In the 19th century Scotland’s cities and towns were breeding grounds for disease and poverty. This was exacerbated, in the wake of the Industrial Revolution, by manufacturers disposing of waste products. With few regulations in place to govern such disposal, factories chose the cheapest methods available to them. In many cases this simply meant dumping waste into local rivers.
And Linlithgowshire was no stranger to such issues. In the late-19th century newspaper articles abound about rivers becoming polluted due to the shale industry’s reckless disposal of its waste products. The number of fish swimming in the rivers was reducing, and in some cases were found to be covered in fungus.
What was needed was a works which could sanitise the sewage before disposal. The answer came in the form of sewage works. Such places began to emerge in Linlithgowshire around the turn of the century, in towns such as Bathgate and Linlithgow. By the 1910s the Linlithgow County Council was aware that numerous drainage districts around Broxburn and Uphall were emptying their effluence into the Brox Burn. To remedy this they determined to build a works to treat local sewage.
And so, on 14th April 1914, a sewage works was opened to the south-east of Broxburn. The cost was £9,000, and this provided a number of tanks, each undertaking its own part of the sanitation process, and six spray beds (filter beds). The spray beds were 77 feet in diameter and 6 feet deep, and land was set aside for expansion, although this never came to pass. Up to 450,000 gallons of sewage could pass through the works each day. The Broxburn Sewage Works, as it was to be known, would serve around 12,500 local inhabitants.
Robert Hastie, chairman of the Uphall Parish Council, declared the works open, being presented with a rose bowl as thanks. The gathered group of VIPs then proceeded to the Masonic Hall in Broxburn for tea.
The Broxburn Sewage Works remained in place for at least the next 40 years, and the site now hosts Keyline Civils and Drainage.
Around a decade after James Young’s first Chemical Works was erected at Bathgate in 1850, concerns began to be raised by communities and farmers near to the shale fields as to the amount of pollutants being dumped into local rivers, lochs, and canals.
By the 1870s the Breich Water was ‘of a yellow dirty colour, and quite unfit for use.’ Likewise, the River Avon was ‘in a very impure condition,’ whilst the Union Canal was ‘very much polluted.’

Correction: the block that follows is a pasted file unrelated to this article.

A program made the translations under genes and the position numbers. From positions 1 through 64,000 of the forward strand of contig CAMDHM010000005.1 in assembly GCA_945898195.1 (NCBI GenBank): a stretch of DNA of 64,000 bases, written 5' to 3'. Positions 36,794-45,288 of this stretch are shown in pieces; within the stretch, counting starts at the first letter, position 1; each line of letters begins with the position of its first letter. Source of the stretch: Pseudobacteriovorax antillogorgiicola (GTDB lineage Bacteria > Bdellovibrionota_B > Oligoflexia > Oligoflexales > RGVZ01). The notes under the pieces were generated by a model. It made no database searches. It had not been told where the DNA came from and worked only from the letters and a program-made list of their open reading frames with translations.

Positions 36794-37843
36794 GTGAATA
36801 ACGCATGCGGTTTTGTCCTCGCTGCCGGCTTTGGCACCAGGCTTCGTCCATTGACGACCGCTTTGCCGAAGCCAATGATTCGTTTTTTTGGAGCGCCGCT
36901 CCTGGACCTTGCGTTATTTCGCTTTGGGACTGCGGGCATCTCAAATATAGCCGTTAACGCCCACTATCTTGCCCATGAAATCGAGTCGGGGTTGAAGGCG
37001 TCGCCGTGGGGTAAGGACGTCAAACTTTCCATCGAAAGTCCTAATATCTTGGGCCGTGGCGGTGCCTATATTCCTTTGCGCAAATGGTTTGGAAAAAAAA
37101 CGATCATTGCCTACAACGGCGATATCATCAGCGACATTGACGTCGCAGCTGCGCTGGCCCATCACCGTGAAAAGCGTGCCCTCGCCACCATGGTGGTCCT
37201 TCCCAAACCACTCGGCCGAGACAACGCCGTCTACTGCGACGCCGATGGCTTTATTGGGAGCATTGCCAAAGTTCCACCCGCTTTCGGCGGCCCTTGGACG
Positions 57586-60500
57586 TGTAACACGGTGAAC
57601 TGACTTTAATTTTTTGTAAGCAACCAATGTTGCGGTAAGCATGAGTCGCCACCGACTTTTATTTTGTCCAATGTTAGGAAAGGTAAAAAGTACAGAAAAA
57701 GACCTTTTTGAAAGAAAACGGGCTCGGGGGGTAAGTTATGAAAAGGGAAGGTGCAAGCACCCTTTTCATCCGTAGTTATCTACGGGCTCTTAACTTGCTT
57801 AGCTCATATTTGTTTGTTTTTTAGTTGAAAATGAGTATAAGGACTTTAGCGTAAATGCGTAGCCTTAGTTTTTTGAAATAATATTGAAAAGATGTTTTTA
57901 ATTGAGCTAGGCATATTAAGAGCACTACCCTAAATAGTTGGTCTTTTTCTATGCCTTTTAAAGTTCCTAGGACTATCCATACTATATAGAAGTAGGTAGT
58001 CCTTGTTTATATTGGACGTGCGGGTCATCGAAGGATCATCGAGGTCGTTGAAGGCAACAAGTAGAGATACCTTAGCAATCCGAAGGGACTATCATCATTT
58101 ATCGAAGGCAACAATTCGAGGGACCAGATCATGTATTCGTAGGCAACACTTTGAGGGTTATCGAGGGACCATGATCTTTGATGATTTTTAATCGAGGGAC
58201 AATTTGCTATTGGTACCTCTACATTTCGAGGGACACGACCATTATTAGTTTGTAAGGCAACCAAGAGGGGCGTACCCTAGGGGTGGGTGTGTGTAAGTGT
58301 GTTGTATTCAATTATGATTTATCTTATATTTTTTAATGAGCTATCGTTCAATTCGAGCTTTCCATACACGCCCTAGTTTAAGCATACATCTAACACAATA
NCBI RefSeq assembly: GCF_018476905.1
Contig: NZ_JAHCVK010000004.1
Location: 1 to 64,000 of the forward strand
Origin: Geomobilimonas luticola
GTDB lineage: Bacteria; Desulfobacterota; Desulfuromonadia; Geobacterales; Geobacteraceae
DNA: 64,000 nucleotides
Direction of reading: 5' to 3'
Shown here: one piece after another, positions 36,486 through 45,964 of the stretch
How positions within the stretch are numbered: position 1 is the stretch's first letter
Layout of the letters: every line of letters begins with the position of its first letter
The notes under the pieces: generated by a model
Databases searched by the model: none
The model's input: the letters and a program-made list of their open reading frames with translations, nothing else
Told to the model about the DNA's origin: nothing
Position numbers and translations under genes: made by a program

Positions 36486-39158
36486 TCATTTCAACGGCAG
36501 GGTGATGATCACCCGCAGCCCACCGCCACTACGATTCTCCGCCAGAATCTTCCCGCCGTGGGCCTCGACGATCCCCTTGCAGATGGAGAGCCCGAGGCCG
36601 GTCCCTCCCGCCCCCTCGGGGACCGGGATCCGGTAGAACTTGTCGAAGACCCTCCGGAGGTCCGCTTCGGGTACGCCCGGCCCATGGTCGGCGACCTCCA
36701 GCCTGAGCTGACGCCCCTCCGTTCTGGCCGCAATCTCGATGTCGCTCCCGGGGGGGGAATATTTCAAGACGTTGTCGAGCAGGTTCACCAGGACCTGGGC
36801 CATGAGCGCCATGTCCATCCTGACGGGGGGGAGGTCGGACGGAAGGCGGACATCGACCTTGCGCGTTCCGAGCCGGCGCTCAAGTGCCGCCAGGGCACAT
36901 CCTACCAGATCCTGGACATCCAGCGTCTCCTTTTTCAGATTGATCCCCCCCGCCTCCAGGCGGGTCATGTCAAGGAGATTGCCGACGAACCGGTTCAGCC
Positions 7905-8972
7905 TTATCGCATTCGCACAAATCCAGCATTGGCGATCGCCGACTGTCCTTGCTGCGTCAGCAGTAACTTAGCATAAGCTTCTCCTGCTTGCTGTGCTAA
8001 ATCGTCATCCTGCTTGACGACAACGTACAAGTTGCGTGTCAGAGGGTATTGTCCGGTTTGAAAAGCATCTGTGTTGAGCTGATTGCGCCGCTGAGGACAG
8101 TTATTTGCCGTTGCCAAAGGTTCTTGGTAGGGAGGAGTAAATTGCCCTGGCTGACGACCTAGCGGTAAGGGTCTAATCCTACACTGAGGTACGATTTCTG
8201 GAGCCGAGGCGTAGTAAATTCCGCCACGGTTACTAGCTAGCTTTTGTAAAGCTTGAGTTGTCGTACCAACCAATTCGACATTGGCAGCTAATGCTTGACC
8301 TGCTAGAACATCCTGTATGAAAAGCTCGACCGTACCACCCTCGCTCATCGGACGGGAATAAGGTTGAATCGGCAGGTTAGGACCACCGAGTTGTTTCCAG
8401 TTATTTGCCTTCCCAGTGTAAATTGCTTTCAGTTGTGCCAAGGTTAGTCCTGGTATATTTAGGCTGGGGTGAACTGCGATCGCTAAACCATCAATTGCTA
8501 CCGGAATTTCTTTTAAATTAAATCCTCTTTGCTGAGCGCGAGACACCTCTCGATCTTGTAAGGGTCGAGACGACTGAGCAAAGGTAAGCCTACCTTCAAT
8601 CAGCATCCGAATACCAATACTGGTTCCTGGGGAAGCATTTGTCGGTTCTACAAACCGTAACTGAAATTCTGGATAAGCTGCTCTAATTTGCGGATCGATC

Attempts were made to address the issue via the Pollution of Rivers Inquiry in 1870, leading to numerous legal actions being raised by irate farmers suffering from contaminated land and water, and the detrimental effect it had on livestock. Some refuted all responsibility. The West Calder Oil Company called for the pursuers to be barred from complaining of the alleged pollution, arguing that the allegations were ‘irrelevant’. Most held up their hands. Young’s and Oakbank, for example, admitted that by their actions they ‘wrongfully, and to the injury of the pursuers, permitted impurities to be discharged from their works into the waters complained of [and] undertook to take all practical means to put a stop to the pollution complained of, so far as occasioned by them, in all time coming.’
In 1873 the River Pollution Commissioners released figures that added strength to the colour of the water. Between 1861 and 1871 the mortality rate per 1,000 per annum rose from 23.9 to 32.9. The shale industry challenged the figures on the basis that other industries might also be liable.
The prevent the pollution of rivers the River Pollution Prevention Act was passed in 1876, and strengthened in 1893. But companies continued to break the law. In 1905 Midlothian Council won a case against the Oakbank and Pumpherston Oil Companies, forcing them to introduce remedial works to halt pollution of the River Almond from their respective oil works. And six years later the Hog family of Newliston took Broxburn Oil Company to court for allowing soot and noxious vapours to spoil its lands.